Gotchas can mean a whole lot of things..... :)
In general, the code should easily migrate from ASP.NET to Azure
Things to be aware of:
- Session state is bad since you are never sure what Azure VM you will hit
- You don't want to persist ANYTHING to the file system. MS will gurantee VMs will be up, but they can recycle any files you have on the server and they will be lost. Persistence should happen in Blob and/or Table storage.
- If you are doing lots of downloads of individual files, consider starting out with a separate URL. You can then easily use the Azure CDN for distributing globally and providing users better performance
- In regards to Azure table storage. This will provide an order of magnitude less cost than SQL storage and works great for certain scenarios. However, there is not a native ASP.NET version of this. If you think you want to use Azure table storage, start with it. The canonical example from MS are blog posts. We have used successfully in the past, but there are some gotchas like data being case sensitive if you need for your application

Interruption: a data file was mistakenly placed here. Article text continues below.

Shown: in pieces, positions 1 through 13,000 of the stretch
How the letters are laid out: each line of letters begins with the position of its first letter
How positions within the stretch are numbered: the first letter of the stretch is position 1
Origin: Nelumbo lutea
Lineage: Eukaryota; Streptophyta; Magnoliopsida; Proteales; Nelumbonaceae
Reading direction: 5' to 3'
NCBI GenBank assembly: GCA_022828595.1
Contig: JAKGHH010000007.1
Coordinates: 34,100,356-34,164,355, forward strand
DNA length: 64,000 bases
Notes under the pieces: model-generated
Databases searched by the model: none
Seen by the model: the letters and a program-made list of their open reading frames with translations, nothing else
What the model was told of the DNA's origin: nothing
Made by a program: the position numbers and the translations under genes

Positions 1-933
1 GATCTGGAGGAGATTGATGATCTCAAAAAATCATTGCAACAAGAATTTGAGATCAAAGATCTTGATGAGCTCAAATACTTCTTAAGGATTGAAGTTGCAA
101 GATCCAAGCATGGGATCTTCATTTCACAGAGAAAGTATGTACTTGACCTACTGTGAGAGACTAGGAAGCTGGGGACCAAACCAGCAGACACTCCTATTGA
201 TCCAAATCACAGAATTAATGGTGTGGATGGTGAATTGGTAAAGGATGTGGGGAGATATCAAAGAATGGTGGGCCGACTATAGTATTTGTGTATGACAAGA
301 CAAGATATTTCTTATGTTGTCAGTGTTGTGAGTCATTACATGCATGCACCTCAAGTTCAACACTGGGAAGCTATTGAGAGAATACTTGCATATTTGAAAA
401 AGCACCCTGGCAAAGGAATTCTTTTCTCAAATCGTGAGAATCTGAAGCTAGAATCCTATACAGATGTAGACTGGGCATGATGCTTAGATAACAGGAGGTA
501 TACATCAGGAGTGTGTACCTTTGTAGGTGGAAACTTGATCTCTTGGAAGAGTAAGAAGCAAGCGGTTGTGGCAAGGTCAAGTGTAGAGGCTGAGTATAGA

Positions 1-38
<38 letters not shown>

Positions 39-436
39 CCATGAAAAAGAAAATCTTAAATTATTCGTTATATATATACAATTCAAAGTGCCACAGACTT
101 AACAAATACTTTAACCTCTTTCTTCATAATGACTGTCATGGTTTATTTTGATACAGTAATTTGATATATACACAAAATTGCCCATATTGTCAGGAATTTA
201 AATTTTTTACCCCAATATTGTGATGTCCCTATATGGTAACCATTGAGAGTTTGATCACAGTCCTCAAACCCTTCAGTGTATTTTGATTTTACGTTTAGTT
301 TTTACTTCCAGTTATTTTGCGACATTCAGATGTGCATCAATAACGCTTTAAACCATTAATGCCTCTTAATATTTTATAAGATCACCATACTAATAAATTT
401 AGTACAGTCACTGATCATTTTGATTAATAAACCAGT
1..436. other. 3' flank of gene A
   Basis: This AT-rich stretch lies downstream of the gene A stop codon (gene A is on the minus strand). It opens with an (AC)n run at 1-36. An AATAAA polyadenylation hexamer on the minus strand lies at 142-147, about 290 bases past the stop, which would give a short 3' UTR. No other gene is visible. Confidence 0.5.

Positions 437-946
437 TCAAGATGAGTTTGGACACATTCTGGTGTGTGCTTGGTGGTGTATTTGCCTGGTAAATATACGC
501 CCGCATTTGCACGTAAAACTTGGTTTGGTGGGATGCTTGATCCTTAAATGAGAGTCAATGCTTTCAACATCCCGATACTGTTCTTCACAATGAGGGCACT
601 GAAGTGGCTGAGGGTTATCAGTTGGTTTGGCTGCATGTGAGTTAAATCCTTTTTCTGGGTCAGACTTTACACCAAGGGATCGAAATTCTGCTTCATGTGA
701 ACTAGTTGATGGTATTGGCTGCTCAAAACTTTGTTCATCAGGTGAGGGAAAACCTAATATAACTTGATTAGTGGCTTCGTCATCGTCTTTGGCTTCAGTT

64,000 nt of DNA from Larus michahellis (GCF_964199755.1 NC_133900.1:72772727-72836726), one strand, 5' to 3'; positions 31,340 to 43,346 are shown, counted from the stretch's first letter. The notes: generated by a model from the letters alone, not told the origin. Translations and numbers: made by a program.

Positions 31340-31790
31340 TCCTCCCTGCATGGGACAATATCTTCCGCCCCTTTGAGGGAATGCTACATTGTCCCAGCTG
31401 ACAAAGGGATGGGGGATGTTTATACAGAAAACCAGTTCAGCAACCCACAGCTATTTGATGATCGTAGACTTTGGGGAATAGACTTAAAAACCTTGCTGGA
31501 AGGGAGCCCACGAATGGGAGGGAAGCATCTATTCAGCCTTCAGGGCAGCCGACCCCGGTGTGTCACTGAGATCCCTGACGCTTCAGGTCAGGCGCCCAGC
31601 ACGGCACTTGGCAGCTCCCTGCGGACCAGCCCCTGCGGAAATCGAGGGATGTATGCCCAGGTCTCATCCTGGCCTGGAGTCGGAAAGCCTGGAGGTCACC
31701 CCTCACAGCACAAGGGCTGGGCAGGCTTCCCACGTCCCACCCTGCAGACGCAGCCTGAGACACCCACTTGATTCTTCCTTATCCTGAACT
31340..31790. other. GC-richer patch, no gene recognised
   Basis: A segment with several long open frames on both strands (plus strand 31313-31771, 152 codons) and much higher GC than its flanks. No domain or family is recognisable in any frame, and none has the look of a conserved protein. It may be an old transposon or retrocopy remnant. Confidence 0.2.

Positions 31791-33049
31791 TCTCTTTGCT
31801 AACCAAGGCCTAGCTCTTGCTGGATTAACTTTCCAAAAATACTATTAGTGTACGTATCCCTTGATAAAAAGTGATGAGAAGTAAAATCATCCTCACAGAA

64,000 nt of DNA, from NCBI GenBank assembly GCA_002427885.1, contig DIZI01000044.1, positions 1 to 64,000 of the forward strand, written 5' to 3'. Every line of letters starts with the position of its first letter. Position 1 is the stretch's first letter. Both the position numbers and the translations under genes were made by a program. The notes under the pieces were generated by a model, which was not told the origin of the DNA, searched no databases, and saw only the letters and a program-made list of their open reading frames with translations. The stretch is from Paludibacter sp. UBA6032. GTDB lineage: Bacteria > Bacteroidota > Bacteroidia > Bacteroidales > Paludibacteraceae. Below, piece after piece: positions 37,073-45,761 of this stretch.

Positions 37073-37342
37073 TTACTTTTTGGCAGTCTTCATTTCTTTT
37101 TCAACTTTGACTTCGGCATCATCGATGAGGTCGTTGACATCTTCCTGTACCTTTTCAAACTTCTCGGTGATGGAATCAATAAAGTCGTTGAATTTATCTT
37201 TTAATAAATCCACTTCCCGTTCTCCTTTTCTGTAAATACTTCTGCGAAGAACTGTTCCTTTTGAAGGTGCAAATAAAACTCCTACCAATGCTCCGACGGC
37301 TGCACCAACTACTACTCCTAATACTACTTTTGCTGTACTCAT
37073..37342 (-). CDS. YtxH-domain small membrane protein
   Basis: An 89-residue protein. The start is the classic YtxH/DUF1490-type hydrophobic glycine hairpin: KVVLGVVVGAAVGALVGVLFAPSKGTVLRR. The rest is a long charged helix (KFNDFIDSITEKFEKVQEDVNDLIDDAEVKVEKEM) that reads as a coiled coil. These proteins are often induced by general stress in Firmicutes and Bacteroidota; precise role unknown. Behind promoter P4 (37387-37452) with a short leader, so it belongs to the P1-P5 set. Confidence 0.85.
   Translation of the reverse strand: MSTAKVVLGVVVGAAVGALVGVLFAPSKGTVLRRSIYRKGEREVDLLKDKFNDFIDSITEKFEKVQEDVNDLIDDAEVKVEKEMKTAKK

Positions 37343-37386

- Logins can use the Membership provider constructs in the ASP.NET stack. Obviously, out of the box is SQL, but you could roll your own to use table storage
There are plenty of other things, but in general, ASP.NET applications can migrate pretty easily. If you want to look at utilizing some Azure specific features, like table storage or worker roles, those do not exist natively in the ASP.NET stack and it would be best to just start the site in Azure.
Ping if you have specific questions